Japanese designers have designed a refreshing take on the traditional hospital IV drip bag with the “Fill Your Energy Up!” LED light fixture that is intended to look like the medical mainstay. The lamp can be plugged into the USB port of a computer or a regular wall socket, creating a flexible lighting solution for any environment. To add an additional layer of authenticity, the ‘bag’ can even hold liquid, helping diffuse the light source. By taking the IV out of the context of the hospital, the light challenges the clinical paradigm of wellness and helps promote health awareness outside the health care category.

IBM’s Patient Analytics Program Helps Doctors Personalize Treatment Options

IBM Research has developed a clinical decision support tool called Clinical Genomics that will help doctors understand how best to address individual patients’ conditions. The platform analyzes a patient’s unique disease profile against a range of clinical guidelines and previously acquired clinical data gathered from other patients to suggest treatment guidelines. It can also provide administrators with an aggregated view of patient care, enabling them to evaluate performances and streamline processes for maximum safety. The system is currently being tested at the Fondazione IRCCS Istituto Nazionale dei Tumori, a research and cancer treatment center in Italy.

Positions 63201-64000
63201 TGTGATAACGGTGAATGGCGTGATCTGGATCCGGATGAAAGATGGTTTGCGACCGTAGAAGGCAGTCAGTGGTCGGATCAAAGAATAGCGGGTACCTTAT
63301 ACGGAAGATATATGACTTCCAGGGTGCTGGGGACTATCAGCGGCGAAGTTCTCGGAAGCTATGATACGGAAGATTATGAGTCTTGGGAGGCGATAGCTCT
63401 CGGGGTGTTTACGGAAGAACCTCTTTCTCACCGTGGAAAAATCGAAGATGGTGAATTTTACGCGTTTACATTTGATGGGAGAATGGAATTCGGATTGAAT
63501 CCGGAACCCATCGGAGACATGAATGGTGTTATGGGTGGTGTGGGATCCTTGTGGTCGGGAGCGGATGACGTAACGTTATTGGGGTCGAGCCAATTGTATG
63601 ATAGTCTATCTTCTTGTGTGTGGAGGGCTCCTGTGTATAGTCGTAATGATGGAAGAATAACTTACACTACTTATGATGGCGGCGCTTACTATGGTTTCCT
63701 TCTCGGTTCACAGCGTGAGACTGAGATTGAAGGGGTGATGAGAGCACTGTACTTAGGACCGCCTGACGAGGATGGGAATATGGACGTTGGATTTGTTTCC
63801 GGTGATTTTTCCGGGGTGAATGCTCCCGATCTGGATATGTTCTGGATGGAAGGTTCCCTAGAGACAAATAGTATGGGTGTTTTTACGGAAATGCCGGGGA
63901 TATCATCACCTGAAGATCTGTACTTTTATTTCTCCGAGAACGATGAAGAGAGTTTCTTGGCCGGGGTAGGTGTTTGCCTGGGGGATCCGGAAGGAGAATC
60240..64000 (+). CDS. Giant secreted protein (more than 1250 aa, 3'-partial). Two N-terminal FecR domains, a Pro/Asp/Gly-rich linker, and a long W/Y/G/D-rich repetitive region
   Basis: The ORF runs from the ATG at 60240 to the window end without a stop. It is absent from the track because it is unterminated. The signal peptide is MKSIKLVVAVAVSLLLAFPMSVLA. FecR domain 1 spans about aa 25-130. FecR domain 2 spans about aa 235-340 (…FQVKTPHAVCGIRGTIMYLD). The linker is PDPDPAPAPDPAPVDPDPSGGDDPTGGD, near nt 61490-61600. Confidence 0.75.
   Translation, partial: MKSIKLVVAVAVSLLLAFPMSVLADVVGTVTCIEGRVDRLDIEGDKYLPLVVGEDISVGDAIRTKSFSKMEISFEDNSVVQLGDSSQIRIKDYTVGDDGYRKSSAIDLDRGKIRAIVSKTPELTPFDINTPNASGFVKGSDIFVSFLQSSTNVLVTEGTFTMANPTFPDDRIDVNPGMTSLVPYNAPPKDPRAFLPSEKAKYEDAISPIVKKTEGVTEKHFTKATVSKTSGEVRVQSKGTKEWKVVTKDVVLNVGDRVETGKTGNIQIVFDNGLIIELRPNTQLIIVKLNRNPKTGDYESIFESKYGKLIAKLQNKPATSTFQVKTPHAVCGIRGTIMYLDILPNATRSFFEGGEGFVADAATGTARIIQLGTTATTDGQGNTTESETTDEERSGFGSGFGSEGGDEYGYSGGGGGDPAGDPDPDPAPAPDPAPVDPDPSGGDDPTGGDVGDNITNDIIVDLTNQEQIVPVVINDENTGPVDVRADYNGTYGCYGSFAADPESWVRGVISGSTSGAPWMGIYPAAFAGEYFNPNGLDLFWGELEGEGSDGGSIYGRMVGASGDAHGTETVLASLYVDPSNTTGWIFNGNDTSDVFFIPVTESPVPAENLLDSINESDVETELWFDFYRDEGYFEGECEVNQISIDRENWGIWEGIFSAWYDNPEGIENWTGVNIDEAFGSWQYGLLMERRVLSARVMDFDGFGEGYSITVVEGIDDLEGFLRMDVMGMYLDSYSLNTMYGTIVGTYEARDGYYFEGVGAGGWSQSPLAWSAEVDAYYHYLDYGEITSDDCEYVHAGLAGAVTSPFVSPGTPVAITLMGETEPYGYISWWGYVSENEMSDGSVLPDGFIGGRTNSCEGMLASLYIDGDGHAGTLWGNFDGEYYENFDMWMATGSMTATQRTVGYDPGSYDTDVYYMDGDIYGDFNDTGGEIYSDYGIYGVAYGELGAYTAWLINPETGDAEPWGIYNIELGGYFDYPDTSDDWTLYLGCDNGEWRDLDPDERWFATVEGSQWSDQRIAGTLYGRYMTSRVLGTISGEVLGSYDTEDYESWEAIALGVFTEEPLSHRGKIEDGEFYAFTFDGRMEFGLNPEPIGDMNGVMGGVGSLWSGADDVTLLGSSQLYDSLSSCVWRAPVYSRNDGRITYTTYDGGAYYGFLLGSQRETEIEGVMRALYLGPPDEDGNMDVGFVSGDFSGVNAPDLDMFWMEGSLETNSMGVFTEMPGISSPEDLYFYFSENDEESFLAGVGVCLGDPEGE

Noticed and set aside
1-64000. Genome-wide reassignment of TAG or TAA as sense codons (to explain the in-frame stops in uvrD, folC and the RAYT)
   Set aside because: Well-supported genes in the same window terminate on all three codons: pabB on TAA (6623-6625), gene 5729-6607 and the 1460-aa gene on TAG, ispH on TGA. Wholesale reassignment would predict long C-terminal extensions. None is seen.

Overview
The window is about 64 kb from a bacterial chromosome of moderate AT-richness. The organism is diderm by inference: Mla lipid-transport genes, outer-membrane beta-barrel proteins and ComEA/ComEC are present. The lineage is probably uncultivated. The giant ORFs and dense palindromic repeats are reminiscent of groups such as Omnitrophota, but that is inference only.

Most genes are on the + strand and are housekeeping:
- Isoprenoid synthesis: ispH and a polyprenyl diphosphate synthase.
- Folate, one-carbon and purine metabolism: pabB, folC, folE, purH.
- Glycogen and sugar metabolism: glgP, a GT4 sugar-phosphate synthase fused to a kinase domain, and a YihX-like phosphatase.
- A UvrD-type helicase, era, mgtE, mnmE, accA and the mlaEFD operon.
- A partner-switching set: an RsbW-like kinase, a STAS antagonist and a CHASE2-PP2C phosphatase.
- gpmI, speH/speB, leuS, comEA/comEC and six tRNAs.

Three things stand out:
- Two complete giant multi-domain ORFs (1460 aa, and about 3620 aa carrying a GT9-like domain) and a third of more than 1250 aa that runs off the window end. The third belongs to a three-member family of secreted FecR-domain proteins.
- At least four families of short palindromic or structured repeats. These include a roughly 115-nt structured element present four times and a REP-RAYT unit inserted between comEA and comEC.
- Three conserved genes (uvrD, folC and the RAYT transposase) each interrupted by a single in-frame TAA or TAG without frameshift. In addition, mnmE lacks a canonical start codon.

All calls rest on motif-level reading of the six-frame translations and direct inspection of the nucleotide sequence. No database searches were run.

Mobile App Monitors Vitals Via Bluetooth

Researchers in New Zealand have developed a prototype Bluetooth-enabled wearable, medical monitoring device that can be connected wirelessly to a smartphone to capture various physiological data. The device can be outfitted with a variety of sensors to track body temperature, heart rate, blood pressure, movements, and eventually even blood glucose. The team behind the device see the mobile phone as a gateway the broader health care system, relaying data to a remote database via the mobile network for remote diagnosis and advice from doctors and caregivers.

Chemical Mix Turns Common Silk Into Germ Killing Antibacterial Fabric

Scientists from the US Air Force Research Laboratory have discovered that by dipping ordinary silk into certain chemicals they can create an antibacterial fabric that can kill bacteria and coated spores. The antibacterial silk fabric can be used to treat contaminated water or to help purify air by removing harmful, airborne pathogens. While other fabrics treated with the same chemical coating have shown to damage biomolecules, silk was chosen because of its wide availability around the world.

New Wave Of Nano-Sized Biosensors Speeds Medical Breakthroughs